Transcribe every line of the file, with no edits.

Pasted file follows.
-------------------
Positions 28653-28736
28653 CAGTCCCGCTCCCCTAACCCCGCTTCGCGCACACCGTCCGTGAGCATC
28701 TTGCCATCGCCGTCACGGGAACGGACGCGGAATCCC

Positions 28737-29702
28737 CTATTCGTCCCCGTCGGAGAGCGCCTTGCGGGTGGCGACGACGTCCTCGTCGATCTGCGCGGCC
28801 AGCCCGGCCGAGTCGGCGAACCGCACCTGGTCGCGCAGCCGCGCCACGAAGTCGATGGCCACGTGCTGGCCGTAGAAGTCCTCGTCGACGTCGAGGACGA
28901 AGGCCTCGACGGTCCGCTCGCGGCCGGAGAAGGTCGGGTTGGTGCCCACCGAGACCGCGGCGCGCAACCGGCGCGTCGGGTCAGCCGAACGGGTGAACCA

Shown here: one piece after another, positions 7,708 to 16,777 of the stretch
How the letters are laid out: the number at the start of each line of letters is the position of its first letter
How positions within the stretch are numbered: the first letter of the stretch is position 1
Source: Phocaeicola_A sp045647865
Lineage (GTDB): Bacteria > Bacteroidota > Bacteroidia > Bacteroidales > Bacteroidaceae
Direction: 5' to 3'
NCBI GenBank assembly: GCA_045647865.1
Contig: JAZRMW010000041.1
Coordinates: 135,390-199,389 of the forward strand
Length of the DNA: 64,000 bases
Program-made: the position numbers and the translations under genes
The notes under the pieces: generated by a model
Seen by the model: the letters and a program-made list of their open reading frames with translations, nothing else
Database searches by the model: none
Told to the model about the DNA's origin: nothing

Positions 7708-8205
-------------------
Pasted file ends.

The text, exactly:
Positions 28653-28736
28653 CAGTCCCGCTCCCCTAACCCCGCTTCGCGCACACCGTCCGTGAGCATC
28701 TTGCCATCGCCGTCACGGGAACGGACGCGGAATCCC

Positions 28737-29702
28737 CTATTCGTCCCCGTCGGAGAGCGCCTTGCGGGTGGCGACGACGTCCTCGTCGATCTGCGCGGCC
28801 AGCCCGGCCGAGTCGGCGAACCGCACCTGGTCGCGCAGCCGCGCCACGAAGTCGATGGCCACGTGCTGGCCGTAGAAGTCCTCGTCGACGTCGAGGACGA
28901 AGGCCTCGACGGTCCGCTCGCGGCCGGAGAAGGTCGGGTTGGTGCCCACCGAGACCGCGGCGCGCAACCGGCGCGTCGGGTCAGCCGAACGGGTGAACCA

Shown here: one piece after another, positions 7,708 to 16,777 of the stretch
How the letters are laid out: the number at the start of each line of letters is the position of its first letter
How positions within the stretch are numbered: the first letter of the stretch is position 1
Source: Phocaeicola_A sp045647865
Lineage (GTDB): Bacteria > Bacteroidota > Bacteroidia > Bacteroidales > Bacteroidaceae
Direction: 5' to 3'
NCBI GenBank assembly: GCA_045647865.1
Contig: JAZRMW010000041.1
Coordinates: 135,390-199,389 of the forward strand
Length of the DNA: 64,000 bases
Program-made: the position numbers and the translations under genes
The notes under the pieces: generated by a model
Seen by the model: the letters and a program-made list of their open reading frames with translations, nothing else
Database searches by the model: none
Told to the model about the DNA's origin: nothing

Positions 7708-8205